Facebook has become the heart. We have a deep need for a heartfelt connection with each other. Truly familiar and interdependent communities have defined human life for 99.9 percent of human history. In the past couple hundred years, this trend has shifted, and now we live in our own rooms in big houses, seldom truly depending upon others for the basis of our lives. Our money can be used anywhere to buy what we need, but we don’t truly depend upon the cashier or others involved in getting the products.
Facebook promises us this lost intimacy. We go on Facebook hoping for a new like, comment, or message. The red flag on the toolbar gives us a taste of that lost connection. Yoga can also help us reclaim true connectedness. By becoming more connected to our own selves, we can’t help but relate to others with more presence, authenticity, and feeling. Yoga helps us get out of our own way so we can connect more easily and deeply with others, thus making frequent checks to Facebook unnecessary.
Amazon has become the gut. As I said earlier, in unhappy alienation, there is an ever-present will to consume, and Amazon offers endless consumption. Ordering a new product can give us a taste of that satisfaction, perhaps through the hope of something that will bring fulfillment when it arrives.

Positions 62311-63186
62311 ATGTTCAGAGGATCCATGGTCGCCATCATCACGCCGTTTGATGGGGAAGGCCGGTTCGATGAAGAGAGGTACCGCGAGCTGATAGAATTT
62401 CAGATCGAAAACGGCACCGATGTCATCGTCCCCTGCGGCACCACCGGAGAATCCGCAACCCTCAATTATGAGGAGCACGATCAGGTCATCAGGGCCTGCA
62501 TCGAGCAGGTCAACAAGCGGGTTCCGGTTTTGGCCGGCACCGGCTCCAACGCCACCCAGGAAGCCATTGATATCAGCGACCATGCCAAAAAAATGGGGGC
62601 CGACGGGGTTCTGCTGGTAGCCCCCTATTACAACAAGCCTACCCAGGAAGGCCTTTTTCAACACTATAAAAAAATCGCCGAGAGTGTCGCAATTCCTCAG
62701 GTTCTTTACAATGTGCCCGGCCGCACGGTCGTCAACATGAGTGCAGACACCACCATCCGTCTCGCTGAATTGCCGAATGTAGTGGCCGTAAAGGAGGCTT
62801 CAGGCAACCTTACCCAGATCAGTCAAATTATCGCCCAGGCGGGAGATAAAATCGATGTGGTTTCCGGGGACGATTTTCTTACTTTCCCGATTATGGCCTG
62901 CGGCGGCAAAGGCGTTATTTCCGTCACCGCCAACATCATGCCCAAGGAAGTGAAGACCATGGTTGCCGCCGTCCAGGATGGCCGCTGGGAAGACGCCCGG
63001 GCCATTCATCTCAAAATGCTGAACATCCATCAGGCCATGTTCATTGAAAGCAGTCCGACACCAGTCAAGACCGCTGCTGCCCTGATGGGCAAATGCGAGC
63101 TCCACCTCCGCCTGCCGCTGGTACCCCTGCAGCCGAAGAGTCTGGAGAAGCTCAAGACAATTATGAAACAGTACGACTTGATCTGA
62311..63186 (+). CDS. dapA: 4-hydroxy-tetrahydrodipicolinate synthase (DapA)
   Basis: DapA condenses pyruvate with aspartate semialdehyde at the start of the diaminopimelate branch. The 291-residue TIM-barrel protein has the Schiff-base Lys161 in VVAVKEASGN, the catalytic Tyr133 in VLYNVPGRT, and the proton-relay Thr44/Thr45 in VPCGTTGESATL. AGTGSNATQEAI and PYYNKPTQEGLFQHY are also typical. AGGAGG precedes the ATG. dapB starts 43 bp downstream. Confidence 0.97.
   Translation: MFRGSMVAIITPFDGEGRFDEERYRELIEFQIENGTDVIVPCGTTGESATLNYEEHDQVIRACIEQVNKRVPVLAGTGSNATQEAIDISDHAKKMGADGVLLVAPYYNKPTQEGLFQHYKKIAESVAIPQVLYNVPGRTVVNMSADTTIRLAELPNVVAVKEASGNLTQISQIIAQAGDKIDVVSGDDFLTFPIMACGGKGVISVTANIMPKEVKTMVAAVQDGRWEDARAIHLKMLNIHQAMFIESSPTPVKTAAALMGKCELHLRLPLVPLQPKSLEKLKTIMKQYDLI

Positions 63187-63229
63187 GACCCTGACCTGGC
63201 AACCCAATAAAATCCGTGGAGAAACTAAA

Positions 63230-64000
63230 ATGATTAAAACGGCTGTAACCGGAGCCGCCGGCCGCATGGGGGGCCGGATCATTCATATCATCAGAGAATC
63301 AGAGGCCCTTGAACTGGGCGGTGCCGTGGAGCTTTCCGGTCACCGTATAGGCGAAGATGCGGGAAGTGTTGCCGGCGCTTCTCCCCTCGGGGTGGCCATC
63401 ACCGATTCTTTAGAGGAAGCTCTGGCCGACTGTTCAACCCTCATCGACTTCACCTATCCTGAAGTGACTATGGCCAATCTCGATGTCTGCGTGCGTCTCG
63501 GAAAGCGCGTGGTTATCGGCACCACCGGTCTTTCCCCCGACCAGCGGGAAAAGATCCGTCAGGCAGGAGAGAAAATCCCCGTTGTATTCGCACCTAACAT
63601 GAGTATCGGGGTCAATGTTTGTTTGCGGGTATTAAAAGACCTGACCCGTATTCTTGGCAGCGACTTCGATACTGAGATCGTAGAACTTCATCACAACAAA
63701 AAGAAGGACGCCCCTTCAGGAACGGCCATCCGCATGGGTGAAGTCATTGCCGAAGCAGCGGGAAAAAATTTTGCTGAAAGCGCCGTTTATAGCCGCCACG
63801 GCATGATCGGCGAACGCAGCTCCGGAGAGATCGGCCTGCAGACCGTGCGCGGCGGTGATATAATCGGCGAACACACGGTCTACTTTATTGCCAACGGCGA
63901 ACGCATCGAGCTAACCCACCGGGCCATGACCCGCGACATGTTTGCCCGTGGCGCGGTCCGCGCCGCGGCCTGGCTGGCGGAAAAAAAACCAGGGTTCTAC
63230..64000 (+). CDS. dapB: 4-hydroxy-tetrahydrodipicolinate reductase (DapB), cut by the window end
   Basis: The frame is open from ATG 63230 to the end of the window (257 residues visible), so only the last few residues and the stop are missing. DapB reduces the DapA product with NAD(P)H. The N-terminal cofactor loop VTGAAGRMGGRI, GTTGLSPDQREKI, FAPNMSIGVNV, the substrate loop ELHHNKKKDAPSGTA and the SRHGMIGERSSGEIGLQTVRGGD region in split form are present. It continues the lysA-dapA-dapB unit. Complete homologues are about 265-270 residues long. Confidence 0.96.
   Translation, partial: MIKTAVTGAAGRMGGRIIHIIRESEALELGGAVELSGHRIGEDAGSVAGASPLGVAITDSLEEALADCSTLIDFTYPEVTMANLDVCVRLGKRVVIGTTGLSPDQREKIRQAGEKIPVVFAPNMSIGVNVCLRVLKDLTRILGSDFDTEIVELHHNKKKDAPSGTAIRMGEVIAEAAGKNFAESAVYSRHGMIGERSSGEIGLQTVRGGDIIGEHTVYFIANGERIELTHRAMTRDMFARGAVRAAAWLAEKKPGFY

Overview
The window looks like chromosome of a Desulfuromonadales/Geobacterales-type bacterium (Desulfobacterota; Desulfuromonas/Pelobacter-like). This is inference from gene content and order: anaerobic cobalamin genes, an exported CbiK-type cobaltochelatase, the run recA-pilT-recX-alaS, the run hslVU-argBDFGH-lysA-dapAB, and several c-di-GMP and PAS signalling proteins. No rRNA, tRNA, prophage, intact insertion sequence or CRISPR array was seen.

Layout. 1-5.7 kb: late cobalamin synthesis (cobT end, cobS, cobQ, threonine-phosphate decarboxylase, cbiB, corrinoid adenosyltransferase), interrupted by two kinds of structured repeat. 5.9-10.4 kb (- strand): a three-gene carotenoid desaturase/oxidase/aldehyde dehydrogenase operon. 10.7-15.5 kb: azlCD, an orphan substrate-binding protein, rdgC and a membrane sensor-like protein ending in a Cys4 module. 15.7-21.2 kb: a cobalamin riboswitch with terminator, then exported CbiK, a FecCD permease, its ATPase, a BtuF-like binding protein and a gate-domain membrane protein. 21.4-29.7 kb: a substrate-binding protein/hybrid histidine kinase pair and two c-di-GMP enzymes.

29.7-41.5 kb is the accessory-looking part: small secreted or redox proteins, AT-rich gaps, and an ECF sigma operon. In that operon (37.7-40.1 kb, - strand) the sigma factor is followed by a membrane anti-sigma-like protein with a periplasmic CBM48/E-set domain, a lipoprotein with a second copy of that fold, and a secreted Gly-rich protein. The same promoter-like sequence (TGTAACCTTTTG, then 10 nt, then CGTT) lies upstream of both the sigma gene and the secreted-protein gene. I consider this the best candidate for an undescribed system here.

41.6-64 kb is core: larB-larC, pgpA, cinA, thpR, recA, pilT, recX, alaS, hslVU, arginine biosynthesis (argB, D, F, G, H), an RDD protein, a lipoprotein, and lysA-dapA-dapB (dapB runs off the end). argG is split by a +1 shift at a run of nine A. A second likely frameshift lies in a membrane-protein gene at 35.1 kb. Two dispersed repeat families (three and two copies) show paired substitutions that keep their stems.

I once went through a phase of internet ordering — supplements and health products thinking that each new pill bottle would elevate my life. That wasn’t my experience. I’ve found that connecting with the deeper wisdom of self has been a far better way of identifying what I need to elevate my health. We can also use Amazon to fulfill the lost connectedness with others. Clothing or other products can present a certain self-image meant to appeal to others. Feeling disconnected, we may also feel unloved or unworthy, and so new products may inspire hope that we will be better, more capable of being loved. This is closely related to Apple’s compensation center on sexuality.
Sexuality is one of the deepest drives of being human. Being disconnected from others and seldom engaging in fulfilling sexual relationships is a form of subtle and pervasive trauma. Apple has become the corporate leader of sexy products that promise to make you more appealing. As Galloway discusses, the sleek, shiny, expensive-but-affordable, top of the line gadget that can be worn or held on person sends the message that you are the crème de le crème of the sexual supermarket. However, what really makes us appealing is when we are connected to our spirit, our true self. Then we are comfortable and empowered, and send out vibes that others can’t help but find appealing. Also, we will easier find others who also practice presence, and then the relationship will be growth based. From the compensations of Apple, people may be drawn to each other, but relationships built on the illusions of product imagery will suffer hard endings as the problems of alienation rise to the surface. Again, yoga helps with the connection to self and relation with others.